The Joys of ‘Setoff’ in a Construction Contract

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Monday, April 13th, 2015
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For the uninitiated, dumb and desperate, setoff is an evil tool used by the upstream client on the contractor/subcontractor on an ad hoc basis, without any check or balance in place to stop this filthy practice.

Horror stories abound, and I have seen several cases where main contractors or clients use the setoff clause in the contract to milk any profit that there was once in the project, but that clearly will not be there at the end of the day.

However, let’s put a bit of realistic perspective on this issue. Let’s have a quick look at what setoff really is – an ability by one party to automatically set off an amount owing to it from a payment that it owes to another party. In other words, if the downstream person (subcontractor) owes the upstream person (main contractor) an amount of money (let’s say for defective works that had to be completed by the main contractor), then the main contractor is entitled to deduct this amount from any amount it owes to the subcontractor.

Depending on the clause in the contract that was signed between the parties, the upstream person may well be entitled to dip into the retention monies and the (bank) guarantees (which I remind you all are put in place to ensure performance values only) as well as any certified amounts owed to the subcontractor for work properly done.

And here’s the part where you get the free set of steak knives strategically placed in your throat, heart and back…

If the upstream person is of a mind to be unconscionable, and to press a point knowing that you will most likely not resist (this used to be called standover bullying), they can and will rapidly erode your earnings which they have control over, and they will drip feed you your earnings until you fall over.

I currently have a client that is in this exact position, whereby their $800,000 retention monies should have been returned to them, together with payment for their certified payment claims shortly after achieving practical completion.

The issue is that the upstream person is playing hardball. All monies are being withheld pending “defective work” contra charges being claimed. This means that the upstream contractor is clearly making unsubstantiated frivolous and vexatious contra payment claims on the downstream person, because they can under the contract.

Unfortunately for my client, a family-owned business in Western Australia, they relied on someone completely incompetent – someone who talked the talk but could not walk the walk when it counted – to negotiate and settle the contract, which this bloke did by simply accepting all the terms and conditions of a design and construct contract, of which my client has no design scope or capability, but which finds them liable for it.

For those of you in similar positions, let’s get one thing straight. If you sign a contract blind or uncaring, and you do not understand the risks attached to each and every clause, or you are of the opinion that if you “talk back” or query the contract you will not be awarded the work, then you, more than anyone else, are one of the parties responsible for this filthy behaviour in our industry. People who are either too feckless or lacking in intellect and backbone truly should not be allowed to run a company.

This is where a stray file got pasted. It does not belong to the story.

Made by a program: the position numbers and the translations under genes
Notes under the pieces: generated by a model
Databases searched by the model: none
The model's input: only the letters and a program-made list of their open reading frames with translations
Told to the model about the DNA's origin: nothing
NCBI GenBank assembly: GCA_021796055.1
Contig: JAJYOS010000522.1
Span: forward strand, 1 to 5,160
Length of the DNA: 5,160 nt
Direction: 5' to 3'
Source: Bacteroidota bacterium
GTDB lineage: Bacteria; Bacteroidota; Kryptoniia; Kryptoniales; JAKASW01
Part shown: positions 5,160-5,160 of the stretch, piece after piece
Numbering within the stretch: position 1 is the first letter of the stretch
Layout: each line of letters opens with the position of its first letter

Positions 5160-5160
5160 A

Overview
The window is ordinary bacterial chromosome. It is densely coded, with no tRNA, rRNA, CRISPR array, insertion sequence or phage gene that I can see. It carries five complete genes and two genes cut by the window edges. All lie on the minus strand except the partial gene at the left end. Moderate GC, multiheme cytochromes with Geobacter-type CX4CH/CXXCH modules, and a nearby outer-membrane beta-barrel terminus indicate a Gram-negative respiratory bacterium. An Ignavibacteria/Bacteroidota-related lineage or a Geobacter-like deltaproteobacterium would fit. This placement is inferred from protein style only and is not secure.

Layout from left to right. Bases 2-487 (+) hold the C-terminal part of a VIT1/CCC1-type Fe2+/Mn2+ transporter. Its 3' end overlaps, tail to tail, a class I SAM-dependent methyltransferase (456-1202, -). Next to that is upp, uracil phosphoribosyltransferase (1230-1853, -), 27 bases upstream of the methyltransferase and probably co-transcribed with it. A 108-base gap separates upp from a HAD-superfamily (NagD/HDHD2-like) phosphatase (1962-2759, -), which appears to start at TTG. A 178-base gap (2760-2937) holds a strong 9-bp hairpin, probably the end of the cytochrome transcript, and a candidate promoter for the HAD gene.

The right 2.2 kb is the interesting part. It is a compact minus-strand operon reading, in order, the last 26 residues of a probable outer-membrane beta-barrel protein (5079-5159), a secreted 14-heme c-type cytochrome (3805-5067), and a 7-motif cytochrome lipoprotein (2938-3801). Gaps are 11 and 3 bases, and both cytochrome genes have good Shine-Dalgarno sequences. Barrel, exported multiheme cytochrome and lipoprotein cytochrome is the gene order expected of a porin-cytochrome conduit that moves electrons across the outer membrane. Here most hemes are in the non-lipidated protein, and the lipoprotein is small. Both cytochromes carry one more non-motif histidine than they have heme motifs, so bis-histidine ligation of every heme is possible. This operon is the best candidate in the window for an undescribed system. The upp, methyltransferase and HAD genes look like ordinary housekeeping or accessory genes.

Be that as it may be, the downstream person, the victim of this disgusting commercial behaviour is able to achieve balance and compensation in this issue, although they will have to push back pretty hard on the upstream person to get anywhere.

The best options available to you are to (a) immediately issue a formal Notice of Dispute to the upstream person pursuant to the relevant clause in your existing contract, which could well include the pathway to arbitration or litigation, and (b) without waiting for the upstream person to engage in the dispute, issue an Application for Adjudication pursuant to your local security of payment legislation (Construction Contracts Act 2004 in WA) on the “setoff” charge, or the contra charge, whichever it is, or (c) providing the contract does not bar this, prepare to litigate.

If there is more than one contra charge or setoff, then issue a Notice of Dispute for each and every contra charge/setoff, and likewise make separate and individual Applications for Adjudication for each and every contra charge/setoff.

In WA, despite the very best efforts of the various parties involved in these processes to seemingly deviate completely from the spirit of such legislation as what Parliament intended, to bend and twist, chop and dice, and pick the eyes out of each application, there remains a core band of adjudicators and may I respectfully include certain members of the judiciary who steadfastly apply the law and the intent of the Act to the benefit of the broader industry.

Your ace up the sleeve is that there are sufficient superior court authorities which clearly state that a counterclaim such as a contra charge must be properly proven before it may become a setoff.

Keep in mind for those in Western Australia that you only have 28 days from the date of the dispute to lodge this application, so get the wheels in motion sooner rather than later.

If at the end of the day you cannot in all good conscience state that you did everything within your power to stand up for yourself and demand what is rightfully yours, then you do not have the right to complain about your circumstances.

As always, risk safely.

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